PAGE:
Stem Cell Researchers Win Big in EU Court Case

     (CN) – Biotech companies can patent stem cell-producing eggs as long as they cannot be genetically manipulated into becoming a human embryo, the European Court of Justice ruled Thursday.
     International Stem Cell Corp. applied to the U.K. patent office to protect its technology that produces nonembryonic stem cells from chemically or electronically activated eggs. Patent authorities rejected the applications on grounds that a 2010 European Court of Justice ruling bars patenting any biotechnology that is or could develop into a human embryo.
     The company appealed, claiming that a human embryo could never develop because its technology never injects paternal DNA into the eggs. The British high court asked the Luxembourg-based Court of Justice to weigh in on whether unfertilized eggs can be considered embryos once manipulated into activity through ISC’s processes, into organisms known as parthenotes.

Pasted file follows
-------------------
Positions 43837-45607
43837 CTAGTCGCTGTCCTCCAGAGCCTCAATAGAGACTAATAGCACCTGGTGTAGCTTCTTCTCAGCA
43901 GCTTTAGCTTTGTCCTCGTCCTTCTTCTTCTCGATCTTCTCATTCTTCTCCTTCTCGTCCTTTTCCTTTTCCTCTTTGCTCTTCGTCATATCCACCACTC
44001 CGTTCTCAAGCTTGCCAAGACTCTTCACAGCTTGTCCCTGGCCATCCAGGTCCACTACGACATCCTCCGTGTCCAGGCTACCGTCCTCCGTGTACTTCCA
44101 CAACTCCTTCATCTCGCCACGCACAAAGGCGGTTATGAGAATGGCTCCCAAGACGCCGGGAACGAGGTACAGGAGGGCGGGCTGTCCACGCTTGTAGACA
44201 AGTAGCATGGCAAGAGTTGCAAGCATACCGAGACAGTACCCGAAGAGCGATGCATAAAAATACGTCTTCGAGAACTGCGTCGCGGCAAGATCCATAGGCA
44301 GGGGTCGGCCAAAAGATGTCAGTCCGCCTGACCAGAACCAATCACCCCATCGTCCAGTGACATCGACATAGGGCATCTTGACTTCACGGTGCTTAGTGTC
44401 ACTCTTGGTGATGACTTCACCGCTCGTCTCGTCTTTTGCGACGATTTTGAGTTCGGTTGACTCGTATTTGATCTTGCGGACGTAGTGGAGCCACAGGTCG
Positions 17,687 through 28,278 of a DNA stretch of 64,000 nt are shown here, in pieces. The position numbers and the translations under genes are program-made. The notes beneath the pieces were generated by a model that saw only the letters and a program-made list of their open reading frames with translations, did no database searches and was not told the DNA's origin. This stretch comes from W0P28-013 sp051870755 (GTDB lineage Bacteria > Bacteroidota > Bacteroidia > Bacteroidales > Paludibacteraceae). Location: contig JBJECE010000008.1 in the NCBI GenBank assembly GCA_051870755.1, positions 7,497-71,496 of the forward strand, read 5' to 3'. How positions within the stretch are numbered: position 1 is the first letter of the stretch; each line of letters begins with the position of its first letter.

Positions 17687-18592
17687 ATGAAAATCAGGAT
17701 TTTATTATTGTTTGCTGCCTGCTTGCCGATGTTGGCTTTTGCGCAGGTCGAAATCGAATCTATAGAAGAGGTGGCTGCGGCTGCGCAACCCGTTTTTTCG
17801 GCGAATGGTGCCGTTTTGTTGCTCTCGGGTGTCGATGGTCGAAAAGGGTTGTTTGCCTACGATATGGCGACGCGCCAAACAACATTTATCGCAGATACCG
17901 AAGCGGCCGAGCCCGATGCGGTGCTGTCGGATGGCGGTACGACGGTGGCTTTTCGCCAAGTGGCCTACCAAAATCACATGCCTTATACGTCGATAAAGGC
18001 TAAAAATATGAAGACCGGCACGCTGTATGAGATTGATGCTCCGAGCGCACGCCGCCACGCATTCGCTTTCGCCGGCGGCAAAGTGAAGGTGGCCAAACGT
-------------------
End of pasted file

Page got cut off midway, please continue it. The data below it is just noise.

Agreeing with an adviser’s opinion issued earlier this year, the EU high court ruled Thursday that in order for a nonfertilized human egg to be considered an embryo, it “must necessarily have the inherent capacity of developing into a human being.”
     “Consequently, where a nonfertilized human ovum does not fulfill that condition, the mere fact that that organism commences a process of development is not sufficient for it to be regarded as a ‘human embryo’ within the meaning and for the purposes of the application of EU law,” the Luxembourg-based court wrote.
     Under current scientific understanding, a human parthenote isn’t capable of beginning the process of development to become a human being, the court said in its 5-page ruling.
     The court declined to weigh in on whether science may someday coax the parthenotes into becoming full-fledged human beings.

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